Sharp shifts ahead
President-elect Joe Biden on Monday announced several notable "firsts" at the top levels of his incoming administration. One is Alejandro Mayorkas, who Biden named to head the Department of Homeland Security, a veteran of the agency who if confirmed will become the first immigrant and first Hispanic in the job. Another is Avril Haines, who under former President Barack Obama held top national-security jobs; she's picked to become the first female director of national intelligence.
Biden also is turning to boldface names that are well-known outside Washington, signifying how sharply and quickly he plans to reverse President Donald Trump's four-year offensive against Obama policies. Janet Yellen, the former Federal Reserve chairwoman, will be nominated for Treasury Secretary, the first woman in that post if confirmed, as she was in the previous position. Stocks rose with the Yellen announcement.
John Kerry, the 2004 presidential nominee, former secretary of state and former senator, becomes "special presidential envoy for climate." As pledged by Biden during the campaign, this move repudiates Trump's disdain for global-warming strategies.
As if to rebuke Trump's discrediting of the Centers for Disease Control and Prevention, Biden is expected to turn to Nancy Messonnier for advice, according to Politico. Messonnier triggered Trump early this year by warning of "severe" consequences of the coronavirus pandemic; that was while Trump and the White House downplayed the deadly threat of COVID-19. She is the CDC’s veteran respiratory disease chief.
Biden also will put up Antony Blinken for secretary of state, Jake Sullivan as national security adviser and Linda Thomas-Greenfield as ambassador to the United Nations. All three served in the Obama administration. Biden also tapped two staffers of top Democratic leaders in Congress, Reema Dodin and Shuwanza Goff, to be deputy directors in his Office of Legislative Affairs.
Meanwhile Republican pressure grew on Trump to get on with moving on, rather than hold to the mirage that he may find a way to defy the election and remain in office. More than 100 leading GOP national security experts, including former Homeland Security Secretary Tom Ridge, urged congressional Republicans to push Trump to concede defeat.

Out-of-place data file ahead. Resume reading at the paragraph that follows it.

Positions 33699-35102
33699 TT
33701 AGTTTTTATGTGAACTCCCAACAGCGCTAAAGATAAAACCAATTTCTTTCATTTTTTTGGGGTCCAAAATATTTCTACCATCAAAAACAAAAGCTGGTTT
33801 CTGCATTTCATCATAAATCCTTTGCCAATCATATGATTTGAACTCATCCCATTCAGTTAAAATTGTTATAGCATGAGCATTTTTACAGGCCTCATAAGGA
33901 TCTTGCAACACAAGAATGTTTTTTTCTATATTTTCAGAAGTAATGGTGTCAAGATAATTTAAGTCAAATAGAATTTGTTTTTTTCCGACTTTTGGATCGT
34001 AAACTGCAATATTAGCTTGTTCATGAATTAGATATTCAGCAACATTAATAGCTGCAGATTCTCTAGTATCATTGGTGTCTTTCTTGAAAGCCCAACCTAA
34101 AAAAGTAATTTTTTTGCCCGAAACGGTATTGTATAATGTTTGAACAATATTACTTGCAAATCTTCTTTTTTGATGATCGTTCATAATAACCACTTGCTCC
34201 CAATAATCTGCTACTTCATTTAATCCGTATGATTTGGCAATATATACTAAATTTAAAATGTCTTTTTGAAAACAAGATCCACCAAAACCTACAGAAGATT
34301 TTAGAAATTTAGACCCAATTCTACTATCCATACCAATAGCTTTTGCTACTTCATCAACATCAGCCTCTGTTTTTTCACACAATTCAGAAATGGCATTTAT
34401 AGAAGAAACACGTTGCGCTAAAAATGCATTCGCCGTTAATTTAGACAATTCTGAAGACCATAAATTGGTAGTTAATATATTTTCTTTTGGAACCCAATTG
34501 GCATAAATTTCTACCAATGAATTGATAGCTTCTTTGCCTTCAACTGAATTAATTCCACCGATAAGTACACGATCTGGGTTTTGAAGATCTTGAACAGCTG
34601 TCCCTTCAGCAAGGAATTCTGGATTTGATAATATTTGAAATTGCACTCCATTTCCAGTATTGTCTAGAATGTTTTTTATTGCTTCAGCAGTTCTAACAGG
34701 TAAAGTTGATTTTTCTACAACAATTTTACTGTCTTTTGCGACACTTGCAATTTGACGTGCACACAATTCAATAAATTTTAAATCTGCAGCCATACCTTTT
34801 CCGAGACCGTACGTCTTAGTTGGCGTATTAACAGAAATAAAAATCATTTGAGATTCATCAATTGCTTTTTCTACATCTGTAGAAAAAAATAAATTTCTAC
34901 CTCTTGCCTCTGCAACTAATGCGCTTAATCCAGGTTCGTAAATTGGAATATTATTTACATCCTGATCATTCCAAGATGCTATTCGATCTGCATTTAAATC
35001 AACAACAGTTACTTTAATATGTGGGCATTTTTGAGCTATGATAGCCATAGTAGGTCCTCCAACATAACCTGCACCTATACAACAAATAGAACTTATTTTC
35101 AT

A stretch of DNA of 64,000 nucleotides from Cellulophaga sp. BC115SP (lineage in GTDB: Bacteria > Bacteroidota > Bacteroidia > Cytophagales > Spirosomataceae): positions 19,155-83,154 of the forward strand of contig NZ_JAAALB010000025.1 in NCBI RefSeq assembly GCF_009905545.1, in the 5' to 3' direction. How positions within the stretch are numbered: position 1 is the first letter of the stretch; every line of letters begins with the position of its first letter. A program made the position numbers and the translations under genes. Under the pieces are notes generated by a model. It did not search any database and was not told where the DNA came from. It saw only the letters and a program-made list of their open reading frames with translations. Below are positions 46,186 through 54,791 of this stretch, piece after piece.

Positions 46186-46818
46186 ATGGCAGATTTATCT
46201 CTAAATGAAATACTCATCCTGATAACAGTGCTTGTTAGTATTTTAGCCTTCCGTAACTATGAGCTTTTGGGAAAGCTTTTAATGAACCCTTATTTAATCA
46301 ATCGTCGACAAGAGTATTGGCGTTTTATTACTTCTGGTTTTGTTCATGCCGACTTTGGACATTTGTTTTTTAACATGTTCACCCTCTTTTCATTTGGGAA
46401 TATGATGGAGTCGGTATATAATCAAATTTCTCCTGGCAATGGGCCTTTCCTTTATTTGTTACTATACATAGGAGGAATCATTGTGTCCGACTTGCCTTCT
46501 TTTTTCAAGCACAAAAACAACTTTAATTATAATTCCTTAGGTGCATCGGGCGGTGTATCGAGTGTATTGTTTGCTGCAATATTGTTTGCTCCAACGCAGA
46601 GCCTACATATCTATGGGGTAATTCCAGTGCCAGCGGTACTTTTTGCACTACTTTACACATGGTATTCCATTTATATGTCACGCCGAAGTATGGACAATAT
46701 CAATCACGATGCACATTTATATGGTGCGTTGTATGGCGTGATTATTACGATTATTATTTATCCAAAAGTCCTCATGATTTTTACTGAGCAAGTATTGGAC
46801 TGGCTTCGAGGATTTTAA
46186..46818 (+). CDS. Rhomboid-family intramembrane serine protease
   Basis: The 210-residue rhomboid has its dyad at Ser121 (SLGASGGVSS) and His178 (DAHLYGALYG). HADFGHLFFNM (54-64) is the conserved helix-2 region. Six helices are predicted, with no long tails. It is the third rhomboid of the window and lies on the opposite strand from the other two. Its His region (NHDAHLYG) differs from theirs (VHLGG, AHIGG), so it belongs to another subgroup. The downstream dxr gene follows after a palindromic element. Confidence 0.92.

Sen. Rob Portman (R-Ohio), a loyal Trump supporter, also called on the president to explicitly acknowledge the plain reality that he lost.
Trump and the GOP future
Some Democrats and progressives were celebrating apparent Republican tensions over the two key U.S. Senate runoffs scheduled for Jan. 5 in Georgia. If Republicans lose both, the Democrats would win a razor-thin majority, which would be key to many Biden initiatives.
One Trump voter in Georgia repeated to the Los Angeles Times the false claim that the president won the state. "How serious am I going to be about voting in January when our votes were pulled out from under us?" she said. "Everybody I talk to is saying: ‘Why should we go vote?’ " GOP Sens. Kelly Loeffler and David Perdue are both on the ballot.
Rep. Doug Collins, a Georgia Republican who lost on Election Day, has claimed fraud on Trump's behalf, casting shade on GOP election officials in the state. Trump's hoax alleging "fraud" against him could end up hurting the Republican cause, pollster Frank Luntz said. That said, Democrats face an uphill battle in both Georgia contests.
Of longer-term importance, division is developing within the national GOP over whether Trump should retain control over party data, money, nominations and other machinery after he leaves the White House.
GSA stops the stall
Confirming the obvious, the General Services Administration officially has ascertained that Biden is the "apparent winner" of the election, clearing the way for the start of the formal transition, which includes funding offices and resources for the incoming administration. An official said Administrator Emily Murphy made the determination, which is what Murphy's letter states. (See the letter.)